$Installer = "$ENV:TEMP\Google.msi"
Invoke-WebRequest -Uri $ChromeSource -OutFile $Installer
Get-Process -Name "Chrome" | Stop-Process -Force
msiexec /i $Installer /qn /norestart
Remove-Item $Installer

The Breakdown

We first start off getting the latest enterprise edition of google chrome. This is the 64-bit version thus the most stable version on them all. This is the version I would install everywhere in a company if I had a choice.

$ChromeSource = "http://dl.google.com/tag/s/defaultbrowser/edgedl/chrome/install/GoogleChromeStandaloneEnterprise64.msi"

Then we create the installer path and download the file using the Invoke-webrequest with the Outfile as the installer path.

$Installer = "$ENV:TEMP\Google.msi"
Invoke-WebRequest -Uri $ChromeSource -OutFile $Installer

Then we stop the google chrome process and install the latest version of google chrome using the msiexec command. Then we remove the installer.

Get-Process -Name "Chrome" | Stop-Process -Force
msiexec /i $Installer /qn /norestart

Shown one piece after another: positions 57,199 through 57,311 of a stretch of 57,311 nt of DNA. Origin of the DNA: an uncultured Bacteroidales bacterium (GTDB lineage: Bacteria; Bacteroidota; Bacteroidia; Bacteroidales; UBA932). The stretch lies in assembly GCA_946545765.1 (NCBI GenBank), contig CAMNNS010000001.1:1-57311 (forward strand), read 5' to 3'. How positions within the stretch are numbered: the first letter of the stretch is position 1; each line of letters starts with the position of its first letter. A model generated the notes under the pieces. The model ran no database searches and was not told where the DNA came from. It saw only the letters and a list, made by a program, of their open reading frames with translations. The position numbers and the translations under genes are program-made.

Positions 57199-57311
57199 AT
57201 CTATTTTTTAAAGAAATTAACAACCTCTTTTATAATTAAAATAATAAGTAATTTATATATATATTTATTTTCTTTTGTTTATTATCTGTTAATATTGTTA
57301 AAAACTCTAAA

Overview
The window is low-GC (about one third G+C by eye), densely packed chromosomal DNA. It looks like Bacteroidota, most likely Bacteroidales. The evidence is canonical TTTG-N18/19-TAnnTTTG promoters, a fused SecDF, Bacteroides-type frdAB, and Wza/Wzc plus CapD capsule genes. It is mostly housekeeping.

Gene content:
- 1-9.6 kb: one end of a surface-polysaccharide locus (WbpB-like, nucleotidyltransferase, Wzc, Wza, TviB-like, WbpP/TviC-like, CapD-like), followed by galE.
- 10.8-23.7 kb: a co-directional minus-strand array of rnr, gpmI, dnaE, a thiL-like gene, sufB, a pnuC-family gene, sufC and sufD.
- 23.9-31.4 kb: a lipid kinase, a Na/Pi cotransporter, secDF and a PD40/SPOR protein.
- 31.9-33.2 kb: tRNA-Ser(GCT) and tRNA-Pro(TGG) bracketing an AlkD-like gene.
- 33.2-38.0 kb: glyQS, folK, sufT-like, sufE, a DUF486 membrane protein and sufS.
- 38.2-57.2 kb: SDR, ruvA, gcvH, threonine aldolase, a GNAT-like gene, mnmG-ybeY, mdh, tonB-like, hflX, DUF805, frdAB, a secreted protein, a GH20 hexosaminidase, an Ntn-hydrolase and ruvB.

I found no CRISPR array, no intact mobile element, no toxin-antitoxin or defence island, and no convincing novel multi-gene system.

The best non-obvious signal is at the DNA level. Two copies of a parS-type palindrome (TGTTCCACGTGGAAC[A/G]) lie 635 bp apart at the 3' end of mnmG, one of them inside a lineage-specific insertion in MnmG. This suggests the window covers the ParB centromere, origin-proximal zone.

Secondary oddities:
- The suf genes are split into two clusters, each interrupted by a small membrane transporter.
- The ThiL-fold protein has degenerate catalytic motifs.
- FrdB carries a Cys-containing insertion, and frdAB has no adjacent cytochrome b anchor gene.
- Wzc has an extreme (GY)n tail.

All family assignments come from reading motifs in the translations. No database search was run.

Remove-Item $Installer

That’s it. Very simple very straightforward. If you need to uninstall before installing (My testing was a success with overlapping the installers) then you can do the following before Installing google chrome:

$Chrome = Get-CimInstance win32_Product | where-object {$_.name -like "*Google*Chrome*"}
$Chrome | Invoke-CimMethod -MethodName Uninstall

Install Firefox with Powershell

Install Firefox with Powershell

Need to deploy the latest version of firefox to 1000 machines, Here is a little powerhouse script that can do just that. It’s similar to my last script (Gimp) as it downloads directly from the web. This time we don’t have to parse out a website since Modzilla has it laid out before us.

The Script

$FirefoxSource = "https://download.mozilla.org/?product=firefox-latest-ssl&os=win64&lang=en-US"
$Installer = "$ENV:TEMP\ModzillaFirefox.exe"
Invoke-WebRequest -Uri $FirefoxSource -OutFile $Installer
Get-Process -Name "*firefox*" | Stop-Process -Force
Start-Process -FilePath $Installer -ArgumentList "/s" -Verb runas -wait
Remove-Item $Installer

The Breakdown